Khadi today is not merely a homage to the swadeshi idea

Khadi today is not merely a homage to the swadeshi idea

By PREETI SINGH | | 13 August, 2016
(L-R) Khadi outfits from Karan Arora, Jayati Goenka and Meenu Tiwari.

Khadi in India is not just perceived as a fabric but is a way of remembering Gandhiji’s ideals of nationalism and principles of swadeshi, for the majority of Indians. Many here cherish our hard-won Independence by wearing khadi. But today, the importance of khadi goes beyond the swaraj symbol. Guardian 20’s interactions with upcoming designers suggest so.

Many designers today have embraced khadi not because it is comfortable to wear but it’s a way of paying homage to their country’s indigenous culture. “Hand woven fabrics have always been eternal aspect of traditional crafted clothing in Indian subcontinent. It takes the idea of luxe couture to a different level. I decided to go for khadi only when I felt the flat stiffness of the machine made fabrics. The uneven khadi textures, woven in looms make it look more appealing. The fall in the khadi garments are much better than the mechanically produced fabrics and the purity is eternal. Since, it is hand-woven; the uneven movement of warp and weft makes the couture stunning and speaks for class,” says designer Karan Arora. 

“I think it will take time for most people to develop a mindset and the aesthetic sense for khadi. One needs to fall in love with khadi’s beautiful imperfections and minimalism in design to fully appreciate clothes made out of khadi. It is more about the thought process than about the money, I feel.”

Designer Jayati Goenka believes that khadi fabric has undergone many changes but what has not lost what it always stood for even in present times. She says, “Khadi was a statement of being a self reliant Indian during the Independence movement and wearing and making khadi is still a statement of being a proud Indian.” 

Khadi fabric has evolved since independence. Designers has been experimenting a lot of colours, texture and prints in their designs. It can be elegantly paired with modern day silhouettes. But for many designers, khadi fabric has been ignored for many years. “When it comes to the production of khadi, the laborious work and low wages entailed in making it have seen the number of entrepreneurs coming into the khadi production business shrink,” says designer Sailesh Singhania. 

He adds, “Another reason for the declining number of khadi workers is the laborious nature of the job. The cloth is completely hand woven and handspun and does not involve any machine. Weavers are moving away from handspun yarns as it is a lot of labour.”

Even for Arora, it had been ignored and down-traded for prolonged years. He says, “The world is moving at a rampant pace now, the saddening fact is Indian people realized the importance of wearing Khadi lately, the west on the other hand, appreciated and accepted the exuberance of the product much before.”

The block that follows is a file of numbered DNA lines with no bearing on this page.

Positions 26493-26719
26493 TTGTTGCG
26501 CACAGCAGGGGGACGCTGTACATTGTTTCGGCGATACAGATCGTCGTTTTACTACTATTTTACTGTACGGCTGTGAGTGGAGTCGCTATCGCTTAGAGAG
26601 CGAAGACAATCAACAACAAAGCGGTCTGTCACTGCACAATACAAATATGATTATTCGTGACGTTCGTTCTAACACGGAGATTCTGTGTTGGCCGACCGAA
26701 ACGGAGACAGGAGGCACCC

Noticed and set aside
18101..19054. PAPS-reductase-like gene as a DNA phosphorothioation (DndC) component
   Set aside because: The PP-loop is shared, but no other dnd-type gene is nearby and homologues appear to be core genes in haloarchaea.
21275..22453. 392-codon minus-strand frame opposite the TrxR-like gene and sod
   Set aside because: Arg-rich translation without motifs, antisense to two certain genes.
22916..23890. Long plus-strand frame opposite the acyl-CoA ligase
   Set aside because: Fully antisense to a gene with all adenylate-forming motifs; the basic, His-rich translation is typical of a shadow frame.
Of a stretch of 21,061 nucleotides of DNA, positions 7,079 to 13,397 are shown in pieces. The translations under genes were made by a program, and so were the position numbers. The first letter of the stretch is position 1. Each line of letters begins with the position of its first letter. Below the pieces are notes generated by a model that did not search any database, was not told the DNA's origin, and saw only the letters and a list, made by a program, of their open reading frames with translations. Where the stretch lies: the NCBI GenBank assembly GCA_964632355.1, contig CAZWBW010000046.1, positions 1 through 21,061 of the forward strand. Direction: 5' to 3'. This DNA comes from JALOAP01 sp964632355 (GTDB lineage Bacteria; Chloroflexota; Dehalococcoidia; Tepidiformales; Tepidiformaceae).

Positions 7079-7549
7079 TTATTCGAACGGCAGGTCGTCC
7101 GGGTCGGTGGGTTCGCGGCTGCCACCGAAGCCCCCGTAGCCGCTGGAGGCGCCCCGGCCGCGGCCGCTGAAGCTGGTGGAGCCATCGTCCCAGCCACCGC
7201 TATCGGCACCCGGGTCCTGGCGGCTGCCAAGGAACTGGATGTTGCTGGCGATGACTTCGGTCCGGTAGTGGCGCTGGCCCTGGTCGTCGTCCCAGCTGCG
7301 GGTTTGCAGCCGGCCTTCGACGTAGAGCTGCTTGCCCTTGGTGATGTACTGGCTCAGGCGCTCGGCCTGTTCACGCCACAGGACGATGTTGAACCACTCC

(L-R) Lalit Dalmia’s collection & collection from Sailesh Singhania. But what is interesting is that khadi is one such fabric which is known for paying homage to the traditional craftspersons. Weavers, mostly from rural backgrounds, are the ones who weave an ensemble with a delicate weaving artwork. “It certainly and invariably helps them to not only become independent financially but brings a drastic change in their mentality when they see the fabric being in demand and chosen over its competitors. The practise of weaving khadi would be able to generate employment, income and hence, self-reliance,” says Singhania. 

“When a customer is promoting khadi, it is helping designers like us to keep working with our Indian craftsmen who are our backbone. It is not only paying homage but all helping craftsmen survive and make a decent living,” says Goenka.

Khadi made clothes are usually expensive in the market. Making a khadi outfit is time consuming and a long process indeed. Also, khadi is handpicked and known for its exclusivity. The price is not reasonable for many customers, thus khadi market loses its customers. Designer Meenu Tiwari says, “I think it will take time for most people to develop a mindset and the aesthetic sense for khadi. One needs to fall in love with Khadi’s beautiful imperfections and minimalism in design to fully appreciate clothes made out of Khadi. It is more about the thought process than about money I feel.” 

According to designer Lalit Dalmia, new techniques have now crept into the market to make khadi stand out in the league of expensive attire. Different silhouettes can help khadi to join the international market. 

Modern designs in apparels and other accessories can help in grabbing the attention of the buyers. Internationally, khadi is already in markets especially in high end international boutiques. Khadi has become refined and luxurious, suiting the demands and aesthetics of the global market. 

And for all designers, marketing is one of the crucial elements when it comes to products like khadi. There should be more emphasis given on its strength as a cloth, wearing comforts, suitability to climate and most importantly, the social benefits to khadi weavers. Most of the weavers have opined that given some operational freedom may give better results. Experts say, adoption of innovative techniques like blending silk with cotton khadi can help this garment sector from dying. 

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